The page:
Immediately following the situation illustrated in FIG. 5, air cylinder 45 is actuated, thereby retracting piston 46 and pulling arm 43 pivotally upwardly about pivot block 44. This raises pressure roller 42 to a position illustrated in FIG. 6. With pressure roller 42 in raised position, robot arm 12 is now lowered, thereby lowering hand 20 to a position illustrated in FIG. 6 in which the forward ends of the group of licorice strips 50 rest on upper conveyor 41. At this time, upper conveyor 41 is preferably stopped. This avoids stretching of the still sticky licorice strips while they are still clamped by hand 20 of robot 10. During the action just described, lower conveyor 31 has continued to move forwardly and licorice strips 50 have continued to be peeled from board 32.
In FIG. 7, the upper clamping bar 25 and fluted stainless steel insert 125 have been raised relative to lower blade 21, thereby releasing the grip on licorice strips 50. With the grip now released, arm 12 of the robot 10 (FIG. 2) is moved radially clockwise to withdraw hand 20 from its position across conveyor 31 and to return it to a position shown in FIGS. 2 and 3. The group of licorice strips 50 are now carried forwardly on the upper or second conveyor 41 and the ends of the licorice strips are peeled from board 32 which continues to move forwardly on the lower conveyor 31.
In FIG. 8, the group of licorice strips 50 is shown being carried on upper conveyor 41 toward a cutting mechanism, not shown, which reduces the licorice strips to bite size, and board 32 is shown being discharged through a space between lower conveyor 31 and upper conveyor 41. The cutting mechanism, which is referred to above but not shown, may preferably be of the type shown, described and claimed in our copending patent application entitled "Cutter and Ejector for Use in Manufacture of Licorice Bites", now U.S. Pat. No. 4,598,619, assigned to the assignee of the present application.
In the drawings, lower conveyor 31 is illustrated as being driven by drive roller 33 while upper conveyor 41 is illustrated as driven by drive roller 49.
With particular reference now to the preferred commercial embodiment illustrated in FIGS. 9 through 12, there is disclosed the first, or lower conveyor 200 and the second or higher conveyor 201, for delivery of strips 202 from boards 203 from the lower conveyor 200 to the upper conveyor 201.
The hand 205 is generally constructed similar to that 20 illustrated in the embodiment of FIG. 1, so the details of construction thereof will not be repeated herein, except to the extent that there are differences. It will be noted that the hand 205 has its clamping bar cylinders 206 and 207 more widely spaced than in the earlier embodiment, and that it is sidewardly mounted by means of a mounting plate 208 carried from upper frame member 210, with guide posts 211 and 212 carried between the plate 208 and bushings 213 that, in turn, are carried by a vertically movable plate 214.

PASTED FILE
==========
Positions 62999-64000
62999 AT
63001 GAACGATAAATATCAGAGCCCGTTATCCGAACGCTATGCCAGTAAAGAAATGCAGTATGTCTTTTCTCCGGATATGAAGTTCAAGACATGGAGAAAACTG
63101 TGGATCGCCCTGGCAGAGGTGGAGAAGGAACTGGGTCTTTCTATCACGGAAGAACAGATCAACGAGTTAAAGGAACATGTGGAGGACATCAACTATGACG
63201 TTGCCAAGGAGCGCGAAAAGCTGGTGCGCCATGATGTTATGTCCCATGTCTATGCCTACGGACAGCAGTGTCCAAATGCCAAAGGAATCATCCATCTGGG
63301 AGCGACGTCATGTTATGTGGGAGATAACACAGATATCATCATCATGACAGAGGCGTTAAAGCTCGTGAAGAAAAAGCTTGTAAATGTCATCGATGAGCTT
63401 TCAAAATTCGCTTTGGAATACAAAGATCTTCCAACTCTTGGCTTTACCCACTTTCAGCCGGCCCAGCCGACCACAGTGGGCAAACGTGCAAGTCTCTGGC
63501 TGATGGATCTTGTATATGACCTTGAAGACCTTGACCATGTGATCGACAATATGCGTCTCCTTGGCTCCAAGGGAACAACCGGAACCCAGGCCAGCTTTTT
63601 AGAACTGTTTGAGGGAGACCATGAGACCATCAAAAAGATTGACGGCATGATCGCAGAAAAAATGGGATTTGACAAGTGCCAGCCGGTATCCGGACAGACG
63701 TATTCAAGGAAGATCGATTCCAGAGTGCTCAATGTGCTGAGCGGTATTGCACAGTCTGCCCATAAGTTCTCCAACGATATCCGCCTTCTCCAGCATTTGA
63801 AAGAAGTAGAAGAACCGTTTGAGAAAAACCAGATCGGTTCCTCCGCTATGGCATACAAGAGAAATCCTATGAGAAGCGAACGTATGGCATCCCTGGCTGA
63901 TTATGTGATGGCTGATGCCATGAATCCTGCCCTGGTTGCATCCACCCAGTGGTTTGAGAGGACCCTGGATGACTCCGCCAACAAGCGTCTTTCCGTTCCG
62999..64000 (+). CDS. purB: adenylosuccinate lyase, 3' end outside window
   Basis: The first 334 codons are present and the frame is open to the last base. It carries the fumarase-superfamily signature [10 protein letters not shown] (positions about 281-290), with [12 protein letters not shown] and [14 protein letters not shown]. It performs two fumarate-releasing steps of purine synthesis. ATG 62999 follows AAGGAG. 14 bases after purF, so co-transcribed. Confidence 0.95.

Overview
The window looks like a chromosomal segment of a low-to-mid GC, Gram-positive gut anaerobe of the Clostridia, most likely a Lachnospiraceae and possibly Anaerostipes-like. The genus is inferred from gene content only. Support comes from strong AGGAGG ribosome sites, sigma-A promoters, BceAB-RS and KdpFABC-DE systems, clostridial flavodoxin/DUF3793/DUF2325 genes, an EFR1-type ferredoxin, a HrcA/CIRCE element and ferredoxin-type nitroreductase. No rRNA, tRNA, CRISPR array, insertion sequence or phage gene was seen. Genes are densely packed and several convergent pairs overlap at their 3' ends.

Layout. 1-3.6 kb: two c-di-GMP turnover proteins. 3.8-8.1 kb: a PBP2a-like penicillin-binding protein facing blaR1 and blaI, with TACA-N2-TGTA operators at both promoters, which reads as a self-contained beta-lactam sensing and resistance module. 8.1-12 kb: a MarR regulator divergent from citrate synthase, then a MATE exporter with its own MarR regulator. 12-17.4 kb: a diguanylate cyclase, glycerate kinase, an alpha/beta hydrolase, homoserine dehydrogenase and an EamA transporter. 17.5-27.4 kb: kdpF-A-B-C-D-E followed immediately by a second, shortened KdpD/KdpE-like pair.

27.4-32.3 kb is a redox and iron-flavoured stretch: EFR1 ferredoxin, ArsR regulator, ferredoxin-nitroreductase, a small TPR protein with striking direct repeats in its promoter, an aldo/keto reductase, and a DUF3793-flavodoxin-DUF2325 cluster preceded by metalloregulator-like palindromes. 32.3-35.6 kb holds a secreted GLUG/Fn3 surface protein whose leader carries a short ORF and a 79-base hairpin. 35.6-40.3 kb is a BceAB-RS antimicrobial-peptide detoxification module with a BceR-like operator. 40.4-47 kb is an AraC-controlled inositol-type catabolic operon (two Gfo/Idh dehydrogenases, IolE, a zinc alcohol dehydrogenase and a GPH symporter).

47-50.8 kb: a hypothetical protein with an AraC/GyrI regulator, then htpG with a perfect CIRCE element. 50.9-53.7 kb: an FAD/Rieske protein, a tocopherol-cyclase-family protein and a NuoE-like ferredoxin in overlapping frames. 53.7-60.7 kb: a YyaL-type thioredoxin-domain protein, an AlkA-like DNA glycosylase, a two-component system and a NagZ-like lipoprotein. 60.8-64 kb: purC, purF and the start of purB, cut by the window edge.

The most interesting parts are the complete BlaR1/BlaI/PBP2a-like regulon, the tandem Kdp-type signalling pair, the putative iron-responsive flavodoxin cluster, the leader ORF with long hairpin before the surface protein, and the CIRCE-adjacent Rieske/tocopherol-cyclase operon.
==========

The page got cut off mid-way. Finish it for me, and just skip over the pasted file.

A drive cylinder, of preferably the pneumatic type 215 is also carried by the plate 214, and has its drive rod 216 connected for drivingly moving the plate 208 and consequently the hand 205 in a horizontal direction, generally longitudinal of the movement of strips along upper runs of conveyors 200 and 201. It will be understood that the cylinder 215 is preferably of the double-acting type for movement of the hand in both forward and return directions, depending upon the direction of actuation of the cylinder.
The plate 214 is provided with a suitable guide rod means 220 carried between the plate 214 and a vertically disposed guide bushing 221, that, in turn is carried by a frame-mounted, generally horizontally disposed traversing plate 222. The drive cylinder 223 for raising and lowering the plate 214 is carried by the plate 222, as is best illustrated in FIGS. 9 and 11, connected to the plate 214 via a drive rod or arm 224. The cylinder 223 is also preferably of the double-acting pneumatic type.
The traversing plate 222 is carried for guiding movement along generally horizontally disposed guide rods 225 and 226, connected to the plate 222 by suitable means, such as through depending ball bushings or any other suitable slide means 227, 228, that, in turn, are carried beneath the plate 222. The guide rods 225 and 226 are mounted at their ends in suitable end plates 230 and 231 of a main frame, generally designated by the numeral 232.